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This classic panel session will review recent trends and issues in the study of the history of information science and technology and present findings from the first awards given by the ASIST History Fund. It will consist of three presentations: (1) an overview, by Robert V. Williams, of recent trends and issues and identify some of the major gaps that need to be addressed in future work; (2) a presentation by Charles Meadow, winner of the 2009 ASIST History Fund Research Grant award, of the results of his study of the history of the digital divide; (3) a presentation by Rachel Plotnick, winner of the 2009 ASIST History Fund Best Paper award, on her study of the history of a total hospital medical information system developed in the 1960's and 1970's.

Presentation 1:

Robert V. Williams, Distinguished Prof., Emeritus

School of Library and Information Science Univ. of South Carolina Columbia, SC 29208 e-mail: bobwill@sc.edu

Title: Trends, Issues and Gaps in the Study of the History of Information Science and Technology


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Over the past 20 years the study of the history of information science and technology has grown from less than 10 active researchers and writers to more than 50 today. The scope of these activities, both topically as well as geographically, has also increased. These researchers are no longer predominantly from library and information science but now come from a wide variety of fields of study, with particular strength from the history of science and technology. Publication activity has also increased and historical coverage is now included in many different journals and monograph series from respectable publishers, such as MIT Press, are now appearing regularly. However, despite this increased attention, there are still significant and large gaps in coverage. Some of these will be explored in this presentation. In addition, and perhaps most serious for future research, there is no institutional repository that emphasizes the collection of papers and archival records for the history of information science and technology. This presentation will identify the few institutions that partially focus on collecting in this area. Finally, a plea will be made that ASIST members seriously consider the value of their own personal papers and make plans to have them deposited.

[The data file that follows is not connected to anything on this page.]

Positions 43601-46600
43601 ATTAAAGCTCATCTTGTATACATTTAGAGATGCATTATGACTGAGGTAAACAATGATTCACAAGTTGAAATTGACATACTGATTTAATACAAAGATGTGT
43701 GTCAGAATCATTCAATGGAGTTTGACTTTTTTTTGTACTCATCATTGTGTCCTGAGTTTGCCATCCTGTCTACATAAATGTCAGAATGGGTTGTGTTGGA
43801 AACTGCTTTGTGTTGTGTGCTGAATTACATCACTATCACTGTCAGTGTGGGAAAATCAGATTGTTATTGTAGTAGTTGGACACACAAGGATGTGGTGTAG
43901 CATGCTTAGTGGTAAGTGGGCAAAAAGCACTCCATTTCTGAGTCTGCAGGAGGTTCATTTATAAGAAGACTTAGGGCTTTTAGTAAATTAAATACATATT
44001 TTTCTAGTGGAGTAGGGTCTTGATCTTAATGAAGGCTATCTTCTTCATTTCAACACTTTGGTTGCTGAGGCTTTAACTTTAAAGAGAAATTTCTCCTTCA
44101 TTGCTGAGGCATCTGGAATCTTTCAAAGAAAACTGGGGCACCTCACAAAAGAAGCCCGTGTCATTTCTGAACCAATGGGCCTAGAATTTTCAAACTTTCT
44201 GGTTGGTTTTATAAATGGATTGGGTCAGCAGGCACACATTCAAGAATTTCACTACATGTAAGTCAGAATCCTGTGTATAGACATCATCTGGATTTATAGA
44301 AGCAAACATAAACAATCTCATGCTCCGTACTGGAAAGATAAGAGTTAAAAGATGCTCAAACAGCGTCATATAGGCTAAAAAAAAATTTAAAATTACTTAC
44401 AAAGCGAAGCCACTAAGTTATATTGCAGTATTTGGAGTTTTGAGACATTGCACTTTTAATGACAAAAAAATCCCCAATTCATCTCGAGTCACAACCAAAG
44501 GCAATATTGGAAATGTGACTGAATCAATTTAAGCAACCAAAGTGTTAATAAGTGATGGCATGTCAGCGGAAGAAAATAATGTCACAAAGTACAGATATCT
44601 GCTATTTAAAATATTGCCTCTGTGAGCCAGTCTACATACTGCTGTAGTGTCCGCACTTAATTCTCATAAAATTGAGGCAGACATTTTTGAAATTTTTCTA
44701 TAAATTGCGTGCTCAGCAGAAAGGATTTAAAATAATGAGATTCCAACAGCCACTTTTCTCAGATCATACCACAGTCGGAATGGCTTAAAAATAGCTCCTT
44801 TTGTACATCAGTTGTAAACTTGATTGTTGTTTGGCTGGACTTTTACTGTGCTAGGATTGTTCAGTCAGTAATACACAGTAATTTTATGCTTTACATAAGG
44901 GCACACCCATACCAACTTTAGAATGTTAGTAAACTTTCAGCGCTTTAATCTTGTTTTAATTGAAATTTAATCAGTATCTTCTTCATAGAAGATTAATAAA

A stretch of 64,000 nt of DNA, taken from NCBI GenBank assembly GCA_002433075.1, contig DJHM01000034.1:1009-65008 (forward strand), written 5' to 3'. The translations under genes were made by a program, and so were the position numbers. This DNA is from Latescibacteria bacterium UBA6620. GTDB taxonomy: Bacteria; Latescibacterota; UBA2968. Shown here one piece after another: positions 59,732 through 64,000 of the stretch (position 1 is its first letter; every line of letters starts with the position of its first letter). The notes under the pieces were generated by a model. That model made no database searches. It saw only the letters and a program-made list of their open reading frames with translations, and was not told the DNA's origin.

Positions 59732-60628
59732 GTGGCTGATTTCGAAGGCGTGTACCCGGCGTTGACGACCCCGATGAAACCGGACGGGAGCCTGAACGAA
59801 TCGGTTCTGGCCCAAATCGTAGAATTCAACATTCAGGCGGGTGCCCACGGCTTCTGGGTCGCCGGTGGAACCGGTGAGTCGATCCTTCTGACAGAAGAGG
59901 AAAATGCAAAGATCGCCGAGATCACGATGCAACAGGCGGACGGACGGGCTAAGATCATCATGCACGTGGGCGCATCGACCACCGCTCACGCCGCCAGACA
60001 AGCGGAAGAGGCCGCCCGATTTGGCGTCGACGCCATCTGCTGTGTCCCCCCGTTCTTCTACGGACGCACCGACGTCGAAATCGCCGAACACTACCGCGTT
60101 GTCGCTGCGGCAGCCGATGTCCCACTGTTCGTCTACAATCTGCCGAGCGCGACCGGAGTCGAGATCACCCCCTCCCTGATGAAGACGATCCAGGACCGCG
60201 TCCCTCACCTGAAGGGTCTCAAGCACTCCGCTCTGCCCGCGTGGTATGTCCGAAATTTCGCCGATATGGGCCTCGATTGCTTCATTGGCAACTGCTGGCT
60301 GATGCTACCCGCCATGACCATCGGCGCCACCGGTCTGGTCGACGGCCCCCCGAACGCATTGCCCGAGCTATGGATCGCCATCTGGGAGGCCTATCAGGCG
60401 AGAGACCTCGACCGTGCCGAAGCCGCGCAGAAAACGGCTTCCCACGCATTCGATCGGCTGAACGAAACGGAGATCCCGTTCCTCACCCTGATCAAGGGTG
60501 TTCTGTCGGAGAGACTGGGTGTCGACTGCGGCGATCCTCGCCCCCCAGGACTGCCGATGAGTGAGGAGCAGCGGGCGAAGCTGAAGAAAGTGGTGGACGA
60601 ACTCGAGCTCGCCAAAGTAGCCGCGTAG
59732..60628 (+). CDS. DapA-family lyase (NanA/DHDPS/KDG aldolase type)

Presentation 2:

Charles Meadow, Prof. Emeritus Faculty of Information Univ. of Toronto e-mail: ct.meadow@shaw.ca

Title: Some History of the Digital Divide